Why Wine?

Why have and do humans consume wine with such reverie and adoration? Why should we continue?

For millennia, wine has captivated the minds and palates of many who have drunk from its cup. Historically, most wine drinkers enjoyed wine despite flaws, such as over-oxidation (wine transitioning to vinegar). Today, we can be thankful that when we put our noses in a glass we will delight in the aromas, as well as the taste. The modernization of the industry assures us of a baseline of palatability.

Why wine? Alex Fullerton tasting fruit ahead of harvest, working to achieve the pinnacle


The wines that have inspired poets and politicians, farmers and urbanites alike have risen well above this baseline into the realm of the mystical—a rabbit hole experience leaving the consumer dazzled and wowed. Through our glass, these wines transport us, allowing us to see the history of the vines, the terroir (soil, slope, weather, climate), and the values of a winemaking region and winemaker. This journey ultimately brings us full circle, back to the present. Here we often use the gift of wine to connect with our family and friends. The sharing of wine expresses our appreciation and love of those we hold dearest.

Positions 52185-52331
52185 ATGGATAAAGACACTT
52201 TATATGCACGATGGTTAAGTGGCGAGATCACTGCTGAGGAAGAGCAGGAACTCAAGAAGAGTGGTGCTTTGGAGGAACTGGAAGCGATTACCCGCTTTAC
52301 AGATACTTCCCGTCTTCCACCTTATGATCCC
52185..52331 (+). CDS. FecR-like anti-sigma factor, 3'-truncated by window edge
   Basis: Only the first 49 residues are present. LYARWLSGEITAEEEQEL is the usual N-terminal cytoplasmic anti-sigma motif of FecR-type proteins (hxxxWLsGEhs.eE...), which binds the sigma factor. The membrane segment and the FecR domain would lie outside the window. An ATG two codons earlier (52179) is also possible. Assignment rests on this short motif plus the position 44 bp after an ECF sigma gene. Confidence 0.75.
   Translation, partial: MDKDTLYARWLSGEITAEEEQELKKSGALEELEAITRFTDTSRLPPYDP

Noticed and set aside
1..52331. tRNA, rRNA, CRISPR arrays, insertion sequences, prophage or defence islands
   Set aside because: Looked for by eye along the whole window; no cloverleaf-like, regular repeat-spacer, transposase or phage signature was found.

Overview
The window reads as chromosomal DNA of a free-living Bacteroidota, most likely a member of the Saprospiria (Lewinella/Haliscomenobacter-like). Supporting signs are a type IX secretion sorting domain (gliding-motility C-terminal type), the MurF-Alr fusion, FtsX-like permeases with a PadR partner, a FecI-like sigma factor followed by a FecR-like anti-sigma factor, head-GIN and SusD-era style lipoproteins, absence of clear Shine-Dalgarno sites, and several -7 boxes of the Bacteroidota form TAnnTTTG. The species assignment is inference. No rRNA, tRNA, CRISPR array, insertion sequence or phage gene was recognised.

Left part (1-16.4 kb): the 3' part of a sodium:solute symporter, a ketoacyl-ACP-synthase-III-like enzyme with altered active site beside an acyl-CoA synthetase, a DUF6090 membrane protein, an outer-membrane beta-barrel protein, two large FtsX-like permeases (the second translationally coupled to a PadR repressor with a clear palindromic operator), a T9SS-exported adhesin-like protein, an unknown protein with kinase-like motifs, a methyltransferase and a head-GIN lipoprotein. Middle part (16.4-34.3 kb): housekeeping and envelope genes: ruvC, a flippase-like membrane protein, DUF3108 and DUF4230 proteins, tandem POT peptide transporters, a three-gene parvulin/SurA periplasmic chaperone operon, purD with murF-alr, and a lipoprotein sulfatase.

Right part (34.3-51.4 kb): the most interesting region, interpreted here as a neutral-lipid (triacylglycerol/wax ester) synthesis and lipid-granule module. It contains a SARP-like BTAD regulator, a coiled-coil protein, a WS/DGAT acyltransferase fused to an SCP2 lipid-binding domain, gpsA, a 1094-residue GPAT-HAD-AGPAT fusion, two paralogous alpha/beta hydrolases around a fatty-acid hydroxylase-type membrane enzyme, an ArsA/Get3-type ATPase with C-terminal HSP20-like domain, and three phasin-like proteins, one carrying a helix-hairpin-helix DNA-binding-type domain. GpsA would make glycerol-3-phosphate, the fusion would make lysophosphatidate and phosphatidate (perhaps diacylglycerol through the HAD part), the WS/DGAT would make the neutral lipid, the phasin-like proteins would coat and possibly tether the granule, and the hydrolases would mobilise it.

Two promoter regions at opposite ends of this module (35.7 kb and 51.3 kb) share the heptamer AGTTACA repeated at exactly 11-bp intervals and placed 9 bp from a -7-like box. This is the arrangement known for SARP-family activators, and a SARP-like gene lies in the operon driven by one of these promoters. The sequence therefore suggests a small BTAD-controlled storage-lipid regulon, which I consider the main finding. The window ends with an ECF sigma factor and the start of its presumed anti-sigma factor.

Wine also differentiates itself from beer and spirits. Unlike grains grown in the fields of Montana or Oregon, wine grapes allow a parcel of land to speak through them. Pinot Noir grown in the Yamhill-Carlton AVA of Oregon expresses itself uniquely, as does Pinot Noir grown in the Côte d’Or of Burgundy, France. Vintage variation adds another layer of nuance not found in beer and spirits. These layers of expression create wines that keep us coming back each year to taste and see.

Those who take the time to notice will find worlds within each swirl of their wine glass.


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